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Libcontainer caught in open source Linux Containerization love-in

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DockerCon Docker has spun off a key open source component of its Linux Containerization tech, making it possible for Google, Red Hat, Ubuntu, and Parallels to collaborate on its development and make Linux Containerization the successor to traditional hypervisor-based virtualization.

The company announcement on Tuesday at Dockercon in San Francisco that it had moved the libcontainer execution engine into its own repository on Github.

"It's still part of Docker [but] it's now even easier to collaborate on it," explained Docker's chief technology officer Solomon Hykes in a keynote speech.

While a seemingly ornamental change, the decision has big repercussions, and has allowed engineers from Google, Red Hat, and Parallels to become core maintainers of the tech, and for Ubuntu's LXC development team to give it support as well.

"We want to make sure that that incredible explosion of [Linux Containerization] tools keeps on for years and years because that is good for us," Hykes said in his speech. "What we're doing is saying, 'Hey, this can continue, we just need a standard interface to it'."

Libcontainer is one of those interfaces. The tech is written in Google's favorite language, Go, and "specifies configuration options for what a container is," according to the project's Github page. "libcontainer provides many convenience functions for working with namespaces, networking, and management."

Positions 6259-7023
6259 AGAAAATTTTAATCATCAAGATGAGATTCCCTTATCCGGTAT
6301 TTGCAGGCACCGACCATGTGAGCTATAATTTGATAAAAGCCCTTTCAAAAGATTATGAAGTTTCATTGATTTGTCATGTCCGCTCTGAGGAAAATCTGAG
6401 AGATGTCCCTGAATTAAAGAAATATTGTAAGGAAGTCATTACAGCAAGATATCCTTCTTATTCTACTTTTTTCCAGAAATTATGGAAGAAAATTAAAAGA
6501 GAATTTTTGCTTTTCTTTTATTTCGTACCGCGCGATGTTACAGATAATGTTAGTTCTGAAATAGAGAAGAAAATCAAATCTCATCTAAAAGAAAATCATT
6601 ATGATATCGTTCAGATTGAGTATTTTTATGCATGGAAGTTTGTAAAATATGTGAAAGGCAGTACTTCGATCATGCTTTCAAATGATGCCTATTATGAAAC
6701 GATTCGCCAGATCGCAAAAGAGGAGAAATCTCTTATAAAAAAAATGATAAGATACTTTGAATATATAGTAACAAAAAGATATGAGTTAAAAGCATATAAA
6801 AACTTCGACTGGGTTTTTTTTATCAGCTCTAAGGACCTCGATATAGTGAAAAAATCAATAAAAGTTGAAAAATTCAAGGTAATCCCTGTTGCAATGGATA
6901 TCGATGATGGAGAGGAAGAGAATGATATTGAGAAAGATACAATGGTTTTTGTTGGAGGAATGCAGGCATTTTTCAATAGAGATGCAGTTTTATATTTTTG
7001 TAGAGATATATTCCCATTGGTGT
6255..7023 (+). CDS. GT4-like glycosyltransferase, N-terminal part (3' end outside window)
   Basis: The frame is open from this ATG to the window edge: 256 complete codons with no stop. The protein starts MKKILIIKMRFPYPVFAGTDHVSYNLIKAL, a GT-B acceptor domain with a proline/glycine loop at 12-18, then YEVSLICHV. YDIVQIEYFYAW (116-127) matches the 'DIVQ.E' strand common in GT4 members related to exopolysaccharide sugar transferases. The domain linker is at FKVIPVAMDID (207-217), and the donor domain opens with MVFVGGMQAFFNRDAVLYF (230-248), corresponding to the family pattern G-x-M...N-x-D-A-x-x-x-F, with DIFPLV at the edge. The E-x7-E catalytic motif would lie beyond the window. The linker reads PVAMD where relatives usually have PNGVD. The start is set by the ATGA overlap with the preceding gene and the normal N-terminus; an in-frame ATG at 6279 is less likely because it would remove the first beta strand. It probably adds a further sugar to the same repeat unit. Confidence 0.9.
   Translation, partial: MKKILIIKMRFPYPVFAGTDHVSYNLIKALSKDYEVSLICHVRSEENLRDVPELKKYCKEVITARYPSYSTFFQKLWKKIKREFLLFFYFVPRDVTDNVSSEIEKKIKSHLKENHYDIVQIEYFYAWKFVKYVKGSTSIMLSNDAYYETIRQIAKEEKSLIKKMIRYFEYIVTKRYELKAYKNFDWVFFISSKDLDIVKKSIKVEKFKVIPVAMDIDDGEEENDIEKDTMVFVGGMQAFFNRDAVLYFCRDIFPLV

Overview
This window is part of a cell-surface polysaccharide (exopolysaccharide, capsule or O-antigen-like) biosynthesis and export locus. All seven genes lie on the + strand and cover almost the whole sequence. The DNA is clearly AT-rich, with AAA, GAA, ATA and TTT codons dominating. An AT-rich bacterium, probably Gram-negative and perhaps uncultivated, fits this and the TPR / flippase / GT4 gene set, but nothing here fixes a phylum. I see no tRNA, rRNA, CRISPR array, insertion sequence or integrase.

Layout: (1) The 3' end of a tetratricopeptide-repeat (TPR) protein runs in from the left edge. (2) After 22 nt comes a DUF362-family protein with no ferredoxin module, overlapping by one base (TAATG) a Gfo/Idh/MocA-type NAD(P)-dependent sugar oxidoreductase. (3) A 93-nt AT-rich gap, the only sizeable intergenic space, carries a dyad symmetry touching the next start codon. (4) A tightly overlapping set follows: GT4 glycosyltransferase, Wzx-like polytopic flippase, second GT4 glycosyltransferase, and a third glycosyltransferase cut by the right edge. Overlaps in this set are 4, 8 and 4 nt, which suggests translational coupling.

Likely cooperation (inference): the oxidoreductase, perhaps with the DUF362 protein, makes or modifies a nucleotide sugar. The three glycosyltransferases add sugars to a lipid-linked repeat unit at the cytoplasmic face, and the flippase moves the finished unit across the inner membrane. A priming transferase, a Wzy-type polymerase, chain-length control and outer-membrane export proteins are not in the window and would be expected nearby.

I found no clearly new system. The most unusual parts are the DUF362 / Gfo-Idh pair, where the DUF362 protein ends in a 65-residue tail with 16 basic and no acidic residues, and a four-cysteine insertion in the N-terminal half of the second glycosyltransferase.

The tech was launched by Docker in March, and was designed as a way to more efficiently access underlying Linux kernel features.

"Thanks to libcontainer, Docker out-of-the-box can now manipulate namespaces, control groups, capabilities, apparmor profiles, network interfaces and firewalling rules – all in a consistent and predictable way, and without depending on LXC or any other userland package," the company said at the time. "This drastically reduces the number of moving parts, and insulates Docker from the side-effects introduced across versions and distributions of LXC. In fact, libcontainer delivered such a boost to stability that we decided to make it the default,"

So, now that Google, Red Hat, Parallels, and the Ubuntu community have said they will actively support Libcontainer, that means a significant set of the Linux development community is preparing to standardize around it for containerization, which will bring some clarity – and, hopefully, stability – to the burgeoning technology.

"We are standardizing around the Docker container image," said Google's VP of infrastructure Eric Brewer in a speech at the conference. "We do believe in open containers." ®

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